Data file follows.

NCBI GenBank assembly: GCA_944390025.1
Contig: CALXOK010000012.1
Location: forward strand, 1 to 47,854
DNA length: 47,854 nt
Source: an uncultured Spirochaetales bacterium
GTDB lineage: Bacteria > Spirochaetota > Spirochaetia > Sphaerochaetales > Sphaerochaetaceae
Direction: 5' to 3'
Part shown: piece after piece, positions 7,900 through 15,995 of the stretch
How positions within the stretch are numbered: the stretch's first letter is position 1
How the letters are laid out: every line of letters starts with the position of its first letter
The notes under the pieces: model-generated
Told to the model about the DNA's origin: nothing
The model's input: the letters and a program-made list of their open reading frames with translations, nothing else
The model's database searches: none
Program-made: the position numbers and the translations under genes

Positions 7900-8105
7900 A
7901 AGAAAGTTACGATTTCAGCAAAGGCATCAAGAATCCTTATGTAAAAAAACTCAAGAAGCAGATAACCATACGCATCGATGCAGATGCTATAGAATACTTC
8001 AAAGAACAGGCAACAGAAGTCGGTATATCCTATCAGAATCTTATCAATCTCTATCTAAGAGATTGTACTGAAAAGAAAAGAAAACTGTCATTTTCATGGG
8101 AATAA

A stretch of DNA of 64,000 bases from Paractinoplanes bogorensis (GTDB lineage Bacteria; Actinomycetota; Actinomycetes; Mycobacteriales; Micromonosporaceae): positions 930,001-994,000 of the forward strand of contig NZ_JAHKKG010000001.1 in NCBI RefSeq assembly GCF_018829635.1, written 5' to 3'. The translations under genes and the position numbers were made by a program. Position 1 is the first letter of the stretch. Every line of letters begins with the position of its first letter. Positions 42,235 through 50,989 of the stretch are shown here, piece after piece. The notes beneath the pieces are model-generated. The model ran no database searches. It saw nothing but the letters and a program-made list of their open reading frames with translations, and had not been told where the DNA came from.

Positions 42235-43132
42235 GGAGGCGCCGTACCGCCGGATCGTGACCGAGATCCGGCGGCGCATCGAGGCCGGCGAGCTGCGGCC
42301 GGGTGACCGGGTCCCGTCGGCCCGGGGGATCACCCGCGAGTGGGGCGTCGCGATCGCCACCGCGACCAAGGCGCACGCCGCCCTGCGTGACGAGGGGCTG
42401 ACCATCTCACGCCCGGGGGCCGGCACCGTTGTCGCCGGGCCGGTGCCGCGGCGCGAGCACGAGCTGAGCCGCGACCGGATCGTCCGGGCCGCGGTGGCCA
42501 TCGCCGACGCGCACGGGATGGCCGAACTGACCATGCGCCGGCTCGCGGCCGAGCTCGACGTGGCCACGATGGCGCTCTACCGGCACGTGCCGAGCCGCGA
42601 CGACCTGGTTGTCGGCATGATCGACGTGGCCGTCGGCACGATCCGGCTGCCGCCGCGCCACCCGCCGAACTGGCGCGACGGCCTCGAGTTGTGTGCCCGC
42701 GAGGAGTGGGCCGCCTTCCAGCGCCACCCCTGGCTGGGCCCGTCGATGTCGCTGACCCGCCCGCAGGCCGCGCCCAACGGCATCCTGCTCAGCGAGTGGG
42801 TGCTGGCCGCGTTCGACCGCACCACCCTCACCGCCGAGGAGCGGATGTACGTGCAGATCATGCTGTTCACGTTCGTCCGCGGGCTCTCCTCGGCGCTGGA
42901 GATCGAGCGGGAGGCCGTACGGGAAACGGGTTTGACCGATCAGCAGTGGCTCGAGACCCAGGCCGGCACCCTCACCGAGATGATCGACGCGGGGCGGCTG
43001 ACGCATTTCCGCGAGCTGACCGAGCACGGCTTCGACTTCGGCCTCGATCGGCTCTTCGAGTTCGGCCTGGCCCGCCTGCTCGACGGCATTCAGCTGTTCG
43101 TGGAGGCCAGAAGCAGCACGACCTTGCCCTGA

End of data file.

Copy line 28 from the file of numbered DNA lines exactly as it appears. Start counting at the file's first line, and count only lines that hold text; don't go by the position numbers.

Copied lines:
42701 GAGGAGTGGGCCGCCTTCCAGCGCCACCCCTGGCTGGGCCCGTCGATGTCGCTGACCCGCCCGCAGGCCGCGCCCAACGGCATCCTGCTCAGCGAGTGGG